- Saab Automobile team commemorates 1957 Mille Miglia class win
- Driver line-up includes Saab Automobile’s Vice President of Vehicle Product Development and Spyker Cars’ Chairman of the Board
Trollhättan, Sweden. A trio of historic Saab 93s will take part in this year’s Mille Miglia, starting Thursday 12 May, revisiting the scene of one of Saab’s first successes in international motor sport.
Italian towns and hillsides reverberate once again to the distinctive crackle of a Saab two-stroke engine as the cars follow in the wheel tracks of Charlie Lohmander and Harald Kronegård, who won their class with a Saab 93 in the last 1957 Mille Miglia road race.
Driving the lead car will be Mats Fägerhag, Saab Automobile’s Vice President Vehicle Product Development, with Peter Bäckström, Manager of the Saab Car Museum, sitting alongside.
A second 93 will be driven by Hans Hugenholtz, Chairman of Saab Automobile owner Spyker Cars N.V., and his wife Laurence. Both are renowned classic racecar drivers, and Hans is a former Le Mans 24 Hours competitor.
The cars come from the museum in Trollhättan and have been prepared to the same specification as the 750cc class winner of 1957. “These cars are a treasured part of our collection, but I’ve always believed they should be used out on the road as much as possible,” said Peter Bäckström. “They were designed to be driven, after all, and will have a chance to show what they can do.”
A third car will be entered and driven by long-time Belgian Saab enthusiast Jacques Beherman, whose company has been importing Saab cars for the Belgian market since 1979. It has been prepared with technical support from the Saab Car Museum.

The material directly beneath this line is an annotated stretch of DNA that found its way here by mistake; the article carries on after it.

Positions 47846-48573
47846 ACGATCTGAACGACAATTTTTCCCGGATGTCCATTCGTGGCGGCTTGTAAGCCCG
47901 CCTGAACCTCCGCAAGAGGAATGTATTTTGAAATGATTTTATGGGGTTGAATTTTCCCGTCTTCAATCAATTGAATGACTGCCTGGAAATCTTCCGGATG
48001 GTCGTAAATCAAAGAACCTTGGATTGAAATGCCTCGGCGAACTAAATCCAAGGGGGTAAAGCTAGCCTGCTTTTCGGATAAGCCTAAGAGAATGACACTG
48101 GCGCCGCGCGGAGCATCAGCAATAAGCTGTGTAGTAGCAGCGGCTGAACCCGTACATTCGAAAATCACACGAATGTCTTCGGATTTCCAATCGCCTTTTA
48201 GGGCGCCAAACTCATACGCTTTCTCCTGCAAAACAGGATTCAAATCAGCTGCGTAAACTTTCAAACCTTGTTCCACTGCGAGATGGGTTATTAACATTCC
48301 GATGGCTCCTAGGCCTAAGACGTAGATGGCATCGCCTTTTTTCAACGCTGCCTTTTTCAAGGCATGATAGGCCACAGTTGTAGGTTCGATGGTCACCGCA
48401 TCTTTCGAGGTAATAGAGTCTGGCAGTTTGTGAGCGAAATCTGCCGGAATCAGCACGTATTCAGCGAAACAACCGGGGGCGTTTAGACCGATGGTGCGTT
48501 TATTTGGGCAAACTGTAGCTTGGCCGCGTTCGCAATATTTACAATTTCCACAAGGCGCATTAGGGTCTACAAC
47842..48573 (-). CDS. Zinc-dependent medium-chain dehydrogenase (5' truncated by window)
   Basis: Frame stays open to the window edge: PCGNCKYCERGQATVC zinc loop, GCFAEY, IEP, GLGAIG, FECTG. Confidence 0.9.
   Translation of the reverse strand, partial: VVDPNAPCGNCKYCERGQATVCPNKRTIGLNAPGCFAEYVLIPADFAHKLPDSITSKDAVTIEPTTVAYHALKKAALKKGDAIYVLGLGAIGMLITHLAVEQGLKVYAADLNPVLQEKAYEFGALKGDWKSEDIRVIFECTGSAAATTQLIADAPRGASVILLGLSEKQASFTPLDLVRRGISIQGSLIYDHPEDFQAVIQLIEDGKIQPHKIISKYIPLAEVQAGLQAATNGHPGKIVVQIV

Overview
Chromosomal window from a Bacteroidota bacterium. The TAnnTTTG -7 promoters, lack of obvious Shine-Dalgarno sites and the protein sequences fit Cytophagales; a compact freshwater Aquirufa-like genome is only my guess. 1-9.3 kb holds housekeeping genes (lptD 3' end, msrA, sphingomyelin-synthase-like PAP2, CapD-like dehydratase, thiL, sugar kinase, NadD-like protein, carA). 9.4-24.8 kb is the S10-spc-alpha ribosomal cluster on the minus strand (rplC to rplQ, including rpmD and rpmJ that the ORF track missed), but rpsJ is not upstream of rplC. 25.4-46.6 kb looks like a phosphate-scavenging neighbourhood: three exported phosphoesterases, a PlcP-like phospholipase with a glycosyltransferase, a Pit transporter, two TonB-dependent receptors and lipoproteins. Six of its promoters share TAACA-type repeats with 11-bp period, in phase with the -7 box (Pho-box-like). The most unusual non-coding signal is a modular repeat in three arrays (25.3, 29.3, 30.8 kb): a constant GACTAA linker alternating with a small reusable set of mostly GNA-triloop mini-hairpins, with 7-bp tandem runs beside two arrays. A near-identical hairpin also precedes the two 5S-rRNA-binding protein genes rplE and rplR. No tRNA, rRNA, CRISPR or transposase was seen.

Today’s annual classic recreation of the 1,000-mile (1,600 km) Brescia-Rome-Brescia Mille Miglia – once described as the world’s greatest road race – is now held over three days on open roads and decided on punctuality between check-points. The event starts on Thursday evening, 12 May.
“Saab’s success on the Mille Miglia is part of the brand’s rich heritage and we’ll be immersing ourselves in the whole atmosphere of the period, experiencing what makes the Saab spirit so different,” said Mats Fägerhag, who is responsible for the development of the next generation of Saab cars.
He added: “This trip will take me back to Saab’s roots, driving a car on an event that helped put the brand on the automotive map. In our future products, we want to carry forward the spirit that inspired the Saab pioneers of the past.”
Lomander and Kronegård completed the Mille Miglia at a remarkable average speed of 96 km/h in a privately-entered car with factory support. It had finished the Acropolis Rally in Greece only a few days earlier.
Their success was followed by Erik ‘Mr Saab’ Carlsson’s overall victory on the Finnish 1000 Lakes Rally later that same year, both results bringing early international recognition for the Saab brand. Carlsson would go on to achieve back-to-back Monte Carlo Rally wins and a hat-trick of RAC Rally victories in the early 1960s.
Launched in 1955, the Saab 93 is a two-door sedan powered by a 748 cc, three cylinder, two-stroke engine with a three-speed gearbox and a column gearchange. Like all Saabs, it was an unconventional car for the time. The use of front-wheel drive was a novelty, as was the location of the radiator behind the engine, which had only seven moving parts giving excellent reliability. In standard specification, it produced 33 hp/28 kW (raised to 45/50 hp for competition use).
Between 1955 and 1960, 52,731 Saab 93s were built in Trollhättan.